Guiding principles are the border collies of the spiritual journey.  They nip at our heels when we wander too far into the land of compromise.  They outrun us and come up on our blindside every time we try to turn a different direction.  They guide us into the safety of the barn every night . . . if we let them.

In this age of labels, we can become deluded into believing that the groups with which we identify can provide some of the above services.  But the lines aren’t as clear anymore.   In his essay Self-Reliance, Ralph Waldo Emerson wrote, “If I know your sect, I can anticipate your argument.”  But, I’m not so sure that’s as true as it used to be.  Does Christian mean what it used to?  Does Democrat?  Single?  Southern?  Race?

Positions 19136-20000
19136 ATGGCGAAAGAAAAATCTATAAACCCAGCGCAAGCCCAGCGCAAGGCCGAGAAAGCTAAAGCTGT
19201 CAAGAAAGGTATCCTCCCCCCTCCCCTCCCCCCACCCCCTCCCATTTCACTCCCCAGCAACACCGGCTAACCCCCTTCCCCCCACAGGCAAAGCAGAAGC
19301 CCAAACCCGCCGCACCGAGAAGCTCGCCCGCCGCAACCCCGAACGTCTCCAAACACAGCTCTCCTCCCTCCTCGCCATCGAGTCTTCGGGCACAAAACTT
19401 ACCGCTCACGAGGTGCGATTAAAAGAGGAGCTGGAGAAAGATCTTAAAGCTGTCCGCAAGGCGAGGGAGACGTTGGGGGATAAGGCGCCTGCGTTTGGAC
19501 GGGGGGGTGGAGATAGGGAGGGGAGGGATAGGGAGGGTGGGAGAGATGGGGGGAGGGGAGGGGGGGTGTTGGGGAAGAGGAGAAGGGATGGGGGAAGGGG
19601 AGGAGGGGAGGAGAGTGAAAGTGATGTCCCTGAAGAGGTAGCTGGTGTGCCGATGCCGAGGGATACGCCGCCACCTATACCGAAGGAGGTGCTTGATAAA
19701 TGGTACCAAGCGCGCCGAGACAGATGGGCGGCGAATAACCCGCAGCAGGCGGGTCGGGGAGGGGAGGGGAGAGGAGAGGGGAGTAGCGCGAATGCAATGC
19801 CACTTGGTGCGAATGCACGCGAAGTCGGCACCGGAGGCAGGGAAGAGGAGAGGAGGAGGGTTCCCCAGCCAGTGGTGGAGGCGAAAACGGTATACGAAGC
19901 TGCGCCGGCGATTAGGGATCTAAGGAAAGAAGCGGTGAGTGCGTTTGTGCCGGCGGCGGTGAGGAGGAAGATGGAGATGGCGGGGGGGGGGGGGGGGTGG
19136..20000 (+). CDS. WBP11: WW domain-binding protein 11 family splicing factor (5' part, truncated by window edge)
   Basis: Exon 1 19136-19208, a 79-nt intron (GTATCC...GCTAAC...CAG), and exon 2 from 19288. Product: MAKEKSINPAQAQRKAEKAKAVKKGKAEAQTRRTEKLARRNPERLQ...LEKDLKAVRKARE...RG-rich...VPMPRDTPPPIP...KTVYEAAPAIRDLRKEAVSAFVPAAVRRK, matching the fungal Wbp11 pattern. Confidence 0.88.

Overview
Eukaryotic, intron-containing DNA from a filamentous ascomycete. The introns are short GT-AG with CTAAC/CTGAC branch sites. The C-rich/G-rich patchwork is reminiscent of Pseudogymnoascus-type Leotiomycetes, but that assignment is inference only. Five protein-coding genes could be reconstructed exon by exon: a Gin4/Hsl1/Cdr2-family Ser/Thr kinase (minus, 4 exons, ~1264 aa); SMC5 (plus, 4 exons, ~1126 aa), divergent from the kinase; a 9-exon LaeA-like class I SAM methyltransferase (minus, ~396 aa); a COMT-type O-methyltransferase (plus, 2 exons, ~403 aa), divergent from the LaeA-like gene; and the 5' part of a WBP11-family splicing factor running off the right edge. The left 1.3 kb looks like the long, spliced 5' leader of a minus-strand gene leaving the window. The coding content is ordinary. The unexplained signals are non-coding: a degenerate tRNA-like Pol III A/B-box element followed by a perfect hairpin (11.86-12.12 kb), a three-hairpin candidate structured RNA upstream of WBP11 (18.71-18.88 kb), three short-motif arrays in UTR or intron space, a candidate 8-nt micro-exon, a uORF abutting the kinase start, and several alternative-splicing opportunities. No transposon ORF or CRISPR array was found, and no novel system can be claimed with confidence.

Being a Democrat or a Republican might not guide me to do what is right and good and true, but a principle will.  One of my principles, for instance, is an abiding belief in the equality and unity of all people.  Because of that, I stand against racism, sexism, ageism, homophobia, xenophobia, religious intolerance, etc.  I don’t have to make a decision on each of those.  I don’t have to consult a party platform or a church tenet.  I simply have to establish my principle and every decision after that flows with ease.

In an era of fake news and fallacious rhetoric, we need personal principles more than ever. I mean, what if, just what if, we decided that one of our guiding principles was the idea that loving one another was more important than politics?   What if, just what if, we decided that our shared humanity was higher up the priority list than our religious differences?  And what if, just what . . . if . . . , we decided that honoring and respecting each other was more important than winning a damn election?

That just might be . . . satisfying.